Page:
Barrick (Gold Corp. was created and grew) without any government support. Yes, the government is behind us. Barrick never received a dollar subsidy, but Barrick did contribute $8 billion in pure direct taxes paid in its existence. Barrick also ... is employing today 25,000 people.
Jobs generation, wealth generation is intertwined. If you don't allow corporations to create wealth, if you don't allow entrepreneurs to exert themselves to the maximum of their ability and you don't give them ... the moral support, the physical support, the financial support, no country will be able to create the prosperity.
More and more people live on this earth. More and more people live longer, and the one thing they all need is an opportunity to improve their lives and they can only do that by jobs. And jobs will not be generated by the post office. Jobs will not be generated by more government ... and not by more (non-governmental organizations).
(Barrick) registered in the Toronto Stock Exchange in '83. (At) that time we were one of 11,500 penny stocks ... How many of them are here today? How many of them created 5,000 jobs? We created 25,000 (jobs) and that is not because of my brilliance. It's not because gold has gone up suddenly. For God's sake, you all know between "83 and "93 gold hadn't moved a buck. It was because of the commitment, the creativity, the spirit, the morality, the cohesion and above all the trust of those people toward each other.
There is no major human activity (like free enterprise) which depends on the combination of many people working together without the fundamental cement that's called trust ... That trust that creates and attracts the kind of people, the caliber of executives, the caliber of young people who are prepared to sacrifice family life, sacrifice income, sacrifice money, sacrifice almost everything just so they can achieve a common objective because they don't want to let their colleagues down. ...
... That kind of behavior, that kind of trust, that kind of mutual self-respect that creates a spirit in the company that moves corporations forward.
(The) wrong people, the wrong team can destroy the finest assets. And yet you can put five people together, 10 people together and give them the right direction, the leadership and they can create empires. That's the difference. It's all about people. It's not about the assets.
I am so very confident that Barrick's future is going to be as ... rewarding to shareholders as the first 20 or 30 years have been when I was fortunate to be chairman ... You don't take a penny stock company that started in "83 with a market capitalization of $140 million (when) 1% (was valued at) $1.4 million. Today, with a miserable, miserable huge (net earnings loss of $10.3 billion reported by Barrick for 2013) ... even today (that 1%) is still worth $220 million ...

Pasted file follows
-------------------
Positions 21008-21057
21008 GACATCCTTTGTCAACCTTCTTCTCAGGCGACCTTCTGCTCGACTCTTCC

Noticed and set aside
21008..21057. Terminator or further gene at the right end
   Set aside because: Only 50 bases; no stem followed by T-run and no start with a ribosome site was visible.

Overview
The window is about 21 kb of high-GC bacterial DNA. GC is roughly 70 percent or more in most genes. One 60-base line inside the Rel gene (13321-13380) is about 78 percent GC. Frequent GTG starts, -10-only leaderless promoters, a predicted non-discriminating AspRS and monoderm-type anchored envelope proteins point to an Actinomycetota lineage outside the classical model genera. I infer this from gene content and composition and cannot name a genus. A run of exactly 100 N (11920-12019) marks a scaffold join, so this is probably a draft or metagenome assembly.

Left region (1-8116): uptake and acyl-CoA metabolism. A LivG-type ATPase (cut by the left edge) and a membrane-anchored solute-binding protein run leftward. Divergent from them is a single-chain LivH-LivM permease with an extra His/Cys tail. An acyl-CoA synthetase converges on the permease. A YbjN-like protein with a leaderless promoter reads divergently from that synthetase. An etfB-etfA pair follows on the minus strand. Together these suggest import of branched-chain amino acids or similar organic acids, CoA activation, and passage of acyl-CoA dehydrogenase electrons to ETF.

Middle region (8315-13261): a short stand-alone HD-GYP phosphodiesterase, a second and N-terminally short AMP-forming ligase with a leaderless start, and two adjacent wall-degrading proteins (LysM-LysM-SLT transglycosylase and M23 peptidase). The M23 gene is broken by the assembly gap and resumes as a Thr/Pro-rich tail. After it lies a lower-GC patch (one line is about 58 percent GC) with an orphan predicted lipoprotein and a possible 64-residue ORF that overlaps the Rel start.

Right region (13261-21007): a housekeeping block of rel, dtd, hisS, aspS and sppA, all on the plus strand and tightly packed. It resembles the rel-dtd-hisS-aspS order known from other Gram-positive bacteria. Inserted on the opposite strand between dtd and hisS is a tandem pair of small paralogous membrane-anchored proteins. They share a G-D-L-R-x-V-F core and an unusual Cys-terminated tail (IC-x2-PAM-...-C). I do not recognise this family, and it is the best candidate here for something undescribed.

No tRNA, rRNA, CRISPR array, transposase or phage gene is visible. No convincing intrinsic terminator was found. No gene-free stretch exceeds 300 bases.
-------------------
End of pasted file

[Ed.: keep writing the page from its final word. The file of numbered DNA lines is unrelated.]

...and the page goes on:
When I looked around ... to replace myself ... We needed somebody who could be respected. We needed somebody who had the vision. We needed somebody who after all had the track record. We needed somebody who had the global credibility because when you are operating in Argentina and are investing billions in the Dominican Republic or Tanzania, or Papua, New Guinea or Australia or in Chile ... you do meet and negotiate with heads of government. We are now in 22 countries ... and inevitably we have to deal at the highest level. After all, you need all the support you can get and sometimes you can only get that by securing that ... kind of support at the top.
And believe me, no headhunter can be retained to find that kind of a person for you.
You can't run a company in a mining industry of any kind of scale unless you prepare to be global. ... Yes, I can find a chairman for Tim Horton's. You can find a chairman for a great book shop ... But for God's sake, this is a different job (and) qualifications. It's a different kind of persona. It's a different kind of international standing that a Barrick needs today to take it to the next plateau ... (B)etween Tim Horton's or Barrick ... the job description, the qualifications could not be more different (than) between a nuclear scientist and a guy who runs a Subway (sandwich shop). Both require enormous responsibility, tremendous knowledge, but they're different. It's easier to find guys who are trained to run a good Subway. It's very hard to find an Einstein.
I think I'll be saying goodbye to you soon ... I think time has come to hand over the (reins), which is good for everything ... I think I can hand it over to the best A team Barrick ever had, and I would not say that lightly ... I saw the proxy (voting) that came in after this annus horribilis, the worst year Barrick ever had — having written off $12 billion and the shareholders having lost 50% of their value — and I've seen the proxy approval of (Jamie C. Sokalsky, president and CEO) ... re-election (to the board) at 99%.
Anybody can shine ... a monkey would be a hero in the gold business when gold goes from 500 (dollars) to 1,000 (dollars). Put a monkey in there when gold goes from a 1,000 to 500 — I prefer you guys.
So let me just say that I shall remain very involved at Barrick. I don't think that my involvement in any way is a function of the paycheck I took home every Friday. Have you paid me last Friday? I don't think that my commitment or my emotional involvement was very much affected by my title or which size my office was ... that emotional involvement will remain until, I think until I die. So I can only say to you goodbye. You can take maybe Munk out of Barrick; you can't take Barrick out of Munk.
Excerpted from farewell remarks during Barrick Gold Corp.'s April 30 webcast annual meeting. Mr. Munk retired as chairman of the company he founded in 1983.
This article originally appeared in the July 7, 2014 print issue as, "Put a monkey in there? I prefer you guys".